I could cite dozens of passages that resonated with me, especially those that illuminate the man's relationship with his son. Or others that showcase McCarthy's power with words. But for the sake of brevity I'll forgo that to mention only the following passage.

Early in the story, the man reminisces about his wife, now dead, after committing suicide (.. with a flake of obsidian. Sharper than steel. The edge an atom thick.).

From daydreams on the road there was no waking. He plodded on. He could remember everything of her save her scent. Seated in a theater with her beside him leaning forward listening to the music. Gold scrollwork and sconces and the tall columnar folds of the drapes at either end of the stage. She held his hand in her lap and he could feel the tops of her stockings through the thin stuff of her summer dress. Freeze this frame. Now call down your dark and your cold and be damned.

Isn't this how we deal with our own desperate situations? Stored in such memories lie reserves of strength .. which seem to float back up into our consciousness when needed. Which is why this passage rang so true.

I was surprised the author knew was familiar with this mind set. Because it's not something that comes until one is desperate. That single paragragh told me a lot about McCarthy the person. Because it's not something you can create with imaginaton.

Now call down your dark and your cold and be damned. I know that place. Translated into modern gangsta venacular this sentence would be rendered » Bring it. (.. probably with an expletive attached to the end.)

The book, for me, more than anything, is a reminder and a testament to the truth that love makes us far more resilient than we could ever imagine.

Cormac McCarthyThe most enlightening piece I found on the author was an article posted at the Wall Street Journal, dated Nov 20, 2009. See here. Some quotes I found interesting:

I have had no desire to do anything but work and be with [son] John. I hear people talking about going on a vacation or something and I think, what is that about? I have no desire to go on a trip. My perfect day is sitting in a room with some blank paper. That's heaven. That's gold and anything else is just a waste of time.

I'm not interested in writing short stories. Anything that doesn't take years of your life and drive you to suicide hardly seems worth doing.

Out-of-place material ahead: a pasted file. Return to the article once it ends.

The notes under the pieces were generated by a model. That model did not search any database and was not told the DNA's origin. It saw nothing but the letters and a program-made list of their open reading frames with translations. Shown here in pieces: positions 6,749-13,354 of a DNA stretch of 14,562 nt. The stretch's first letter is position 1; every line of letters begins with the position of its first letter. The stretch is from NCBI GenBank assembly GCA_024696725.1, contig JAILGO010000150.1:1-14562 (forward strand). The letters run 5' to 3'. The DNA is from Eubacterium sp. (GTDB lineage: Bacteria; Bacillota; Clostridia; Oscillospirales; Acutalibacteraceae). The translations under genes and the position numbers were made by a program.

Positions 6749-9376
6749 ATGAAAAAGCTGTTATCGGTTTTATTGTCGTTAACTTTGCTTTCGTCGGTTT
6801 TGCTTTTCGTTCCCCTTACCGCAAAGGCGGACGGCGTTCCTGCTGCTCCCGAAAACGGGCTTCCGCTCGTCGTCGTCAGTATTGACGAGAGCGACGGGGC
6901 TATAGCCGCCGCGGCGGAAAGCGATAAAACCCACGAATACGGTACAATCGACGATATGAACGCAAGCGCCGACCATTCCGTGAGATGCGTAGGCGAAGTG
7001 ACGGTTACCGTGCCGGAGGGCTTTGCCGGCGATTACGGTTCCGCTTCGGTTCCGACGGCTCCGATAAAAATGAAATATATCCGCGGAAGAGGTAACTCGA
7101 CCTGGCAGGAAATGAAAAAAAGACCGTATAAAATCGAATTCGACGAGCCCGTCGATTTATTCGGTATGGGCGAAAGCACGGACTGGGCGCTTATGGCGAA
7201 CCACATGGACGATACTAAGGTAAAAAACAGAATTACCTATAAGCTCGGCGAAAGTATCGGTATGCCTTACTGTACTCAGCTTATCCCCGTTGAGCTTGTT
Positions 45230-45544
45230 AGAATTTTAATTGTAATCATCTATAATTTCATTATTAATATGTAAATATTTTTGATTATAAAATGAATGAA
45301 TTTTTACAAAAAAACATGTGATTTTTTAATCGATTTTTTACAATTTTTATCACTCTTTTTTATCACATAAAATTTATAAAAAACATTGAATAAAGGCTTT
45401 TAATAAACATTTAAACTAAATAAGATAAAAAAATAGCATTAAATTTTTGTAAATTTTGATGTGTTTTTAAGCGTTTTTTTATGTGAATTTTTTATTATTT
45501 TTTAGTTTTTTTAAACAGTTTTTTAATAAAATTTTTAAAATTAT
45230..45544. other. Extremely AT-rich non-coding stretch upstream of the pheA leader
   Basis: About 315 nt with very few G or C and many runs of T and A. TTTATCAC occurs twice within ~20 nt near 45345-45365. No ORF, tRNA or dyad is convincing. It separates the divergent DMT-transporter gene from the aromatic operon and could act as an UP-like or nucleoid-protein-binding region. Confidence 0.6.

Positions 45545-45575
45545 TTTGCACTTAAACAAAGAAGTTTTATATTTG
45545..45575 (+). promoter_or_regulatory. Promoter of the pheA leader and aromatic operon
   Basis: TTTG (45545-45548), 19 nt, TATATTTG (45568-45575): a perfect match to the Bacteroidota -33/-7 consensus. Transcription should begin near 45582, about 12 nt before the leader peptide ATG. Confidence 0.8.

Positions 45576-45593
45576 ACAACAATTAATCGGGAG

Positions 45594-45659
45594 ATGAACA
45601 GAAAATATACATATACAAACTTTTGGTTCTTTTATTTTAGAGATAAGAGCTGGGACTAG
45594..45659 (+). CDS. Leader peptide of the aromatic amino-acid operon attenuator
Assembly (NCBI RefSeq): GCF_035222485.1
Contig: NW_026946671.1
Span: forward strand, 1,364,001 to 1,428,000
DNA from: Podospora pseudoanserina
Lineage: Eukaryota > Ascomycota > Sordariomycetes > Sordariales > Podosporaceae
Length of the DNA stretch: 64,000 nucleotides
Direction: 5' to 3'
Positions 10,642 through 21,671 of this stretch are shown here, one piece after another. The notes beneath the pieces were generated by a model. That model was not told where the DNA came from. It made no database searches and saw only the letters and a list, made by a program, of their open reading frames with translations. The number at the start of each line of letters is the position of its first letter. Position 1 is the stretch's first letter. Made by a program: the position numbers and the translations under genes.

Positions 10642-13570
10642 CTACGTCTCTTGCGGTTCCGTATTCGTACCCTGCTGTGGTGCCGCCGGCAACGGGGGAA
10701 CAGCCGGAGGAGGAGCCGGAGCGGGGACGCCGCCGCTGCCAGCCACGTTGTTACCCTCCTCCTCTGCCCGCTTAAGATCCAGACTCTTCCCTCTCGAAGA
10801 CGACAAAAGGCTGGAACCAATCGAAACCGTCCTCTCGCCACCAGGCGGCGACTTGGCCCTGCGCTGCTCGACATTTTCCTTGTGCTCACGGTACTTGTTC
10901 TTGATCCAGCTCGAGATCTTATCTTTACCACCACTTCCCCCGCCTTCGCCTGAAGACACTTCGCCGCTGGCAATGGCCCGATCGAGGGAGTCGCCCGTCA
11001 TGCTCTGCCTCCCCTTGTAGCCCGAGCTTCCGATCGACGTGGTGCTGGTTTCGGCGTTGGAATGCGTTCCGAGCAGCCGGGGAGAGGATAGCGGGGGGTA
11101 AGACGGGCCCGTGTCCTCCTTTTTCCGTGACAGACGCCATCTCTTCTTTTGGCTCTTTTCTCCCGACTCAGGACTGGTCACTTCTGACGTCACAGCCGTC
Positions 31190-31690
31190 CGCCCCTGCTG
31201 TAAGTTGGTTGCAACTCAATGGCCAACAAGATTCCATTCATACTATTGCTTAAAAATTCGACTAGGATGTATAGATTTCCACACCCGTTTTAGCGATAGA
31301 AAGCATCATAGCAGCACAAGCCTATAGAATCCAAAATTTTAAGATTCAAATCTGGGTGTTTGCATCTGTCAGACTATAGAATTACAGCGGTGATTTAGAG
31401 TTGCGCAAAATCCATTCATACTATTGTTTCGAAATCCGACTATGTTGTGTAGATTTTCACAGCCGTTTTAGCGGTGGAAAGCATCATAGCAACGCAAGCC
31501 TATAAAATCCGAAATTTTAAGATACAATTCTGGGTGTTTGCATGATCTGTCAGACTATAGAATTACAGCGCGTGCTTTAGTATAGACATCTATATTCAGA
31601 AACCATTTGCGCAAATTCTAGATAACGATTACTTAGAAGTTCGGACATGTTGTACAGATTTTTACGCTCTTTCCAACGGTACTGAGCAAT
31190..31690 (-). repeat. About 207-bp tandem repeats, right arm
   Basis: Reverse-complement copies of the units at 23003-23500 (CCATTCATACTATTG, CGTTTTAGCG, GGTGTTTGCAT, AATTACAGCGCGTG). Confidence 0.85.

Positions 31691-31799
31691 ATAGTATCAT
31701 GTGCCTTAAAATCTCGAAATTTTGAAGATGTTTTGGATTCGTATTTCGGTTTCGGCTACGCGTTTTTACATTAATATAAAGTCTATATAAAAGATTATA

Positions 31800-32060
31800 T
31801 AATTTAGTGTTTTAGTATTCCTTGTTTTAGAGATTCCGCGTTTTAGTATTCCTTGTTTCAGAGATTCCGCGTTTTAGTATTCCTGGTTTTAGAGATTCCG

In talking to older people who've had good lives, inevitably half of them will say, "The most significant thing in my life is that I've been extraordinarily lucky." And when you hear that you know you're hearing the truth. It doesn't diminish their talent or industry. You can have all that and fail.

Creative work is often driven by pain. It may be that if you don't have something in the back of your head driving you nuts, you may not do anything.

There was never a person born since Adam who's been luckier than me. There's never been a time when I was penniless and down, when something wouldn't arrive. Over and over and over again. Enough to make you superstitious.

Am I a spiritual person? I would like to be. ... It is more important to be good than it is to be smart. That is all I can offer you.

WSJ: What kind of reactions have you gotten to "The Road" from fathers?

CM: I have the same letter from about six different people. One from Australia, one from Germany, one from England, but they all said the same thing. They said, "I started reading your book after dinner and I finished it 3:45 the next morning, and I got up and went upstairs and I got my kids up and I just sat there in the bed and held them."

I'd like to see the movie some day, but I'm not yet ready for that. It was difficult enough, for example, to watch Evelyn. Viggo, who stars in the film, also has one son with whom he is close. So I guess that made him an ideal candidate.

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This page contains a single entry by Rad published on May 26, 2010 5:26 AM.